State plans accident reporting system

State plans accident reporting system

Vermont's Transportation Agency is planning a new system, tied to a new business process, that will help keep its roads as safe as possible.

'We really want to increase our quantity of accident information and thereby change the quality of what we're putting out,' said Mary Godin, highway research supervisor in Transportation's Technical Services Division.

Last year, the division dismantled the mainframe-run Vermont Accident System because it wasn't ready for 2000. It dumped the data into an interim Microsoft Access system, which it is using to run required analyses. The analyses help the agency correct trouble spots on the streets with everything from flashing lights to construction.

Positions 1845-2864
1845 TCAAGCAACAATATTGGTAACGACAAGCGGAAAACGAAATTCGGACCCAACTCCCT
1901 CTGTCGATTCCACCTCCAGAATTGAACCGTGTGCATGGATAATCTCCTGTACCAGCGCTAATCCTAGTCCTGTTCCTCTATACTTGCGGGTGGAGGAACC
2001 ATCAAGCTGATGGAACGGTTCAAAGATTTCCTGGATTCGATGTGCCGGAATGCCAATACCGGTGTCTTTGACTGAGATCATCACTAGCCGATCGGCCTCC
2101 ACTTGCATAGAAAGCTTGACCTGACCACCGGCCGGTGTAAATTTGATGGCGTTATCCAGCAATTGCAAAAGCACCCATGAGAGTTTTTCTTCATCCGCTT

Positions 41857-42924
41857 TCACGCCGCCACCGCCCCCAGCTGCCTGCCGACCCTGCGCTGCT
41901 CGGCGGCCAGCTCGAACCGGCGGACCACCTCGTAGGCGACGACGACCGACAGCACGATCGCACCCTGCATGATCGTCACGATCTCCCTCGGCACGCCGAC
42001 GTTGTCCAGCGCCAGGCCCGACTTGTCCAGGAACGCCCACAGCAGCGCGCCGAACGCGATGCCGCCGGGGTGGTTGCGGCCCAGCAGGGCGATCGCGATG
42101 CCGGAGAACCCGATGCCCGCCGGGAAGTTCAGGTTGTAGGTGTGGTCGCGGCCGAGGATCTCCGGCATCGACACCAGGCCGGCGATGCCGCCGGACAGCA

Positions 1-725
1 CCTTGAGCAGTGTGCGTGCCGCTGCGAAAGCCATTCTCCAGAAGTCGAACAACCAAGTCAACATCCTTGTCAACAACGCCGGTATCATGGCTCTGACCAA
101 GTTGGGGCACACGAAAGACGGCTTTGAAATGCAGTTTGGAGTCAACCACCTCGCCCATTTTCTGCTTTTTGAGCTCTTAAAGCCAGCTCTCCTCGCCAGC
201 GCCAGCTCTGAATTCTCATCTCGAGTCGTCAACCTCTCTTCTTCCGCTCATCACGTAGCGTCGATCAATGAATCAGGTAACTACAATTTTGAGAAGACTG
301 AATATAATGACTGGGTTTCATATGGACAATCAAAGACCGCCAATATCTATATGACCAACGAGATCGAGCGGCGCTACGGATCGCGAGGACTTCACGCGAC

The division now keys in accident data from Motor Vehicles Department reports, which by law must receive data about events such as fatalities, injuries and accidents of more than $1,000 in damage, Godin said.

Bump and grind

'Any fender benders, cars going off the road'we don't get that,' she said. That information stays with the State Police, which isn't required to report it further.

The agencies plan to change all that with a new process and a new system running an Oracle Corp. database.

Under the plan, major accident data would come directly to Transportation rather than first going through DMV. And the system would link to the State Police system for data on minor accidents.

'If there's a wicked curve and cars are just sliding off there, you want to address that,' Godin said.

Ultimately, Transportation would like to make the accident data electronically available to not only AOT or state agencies but to other parties as well, she said.

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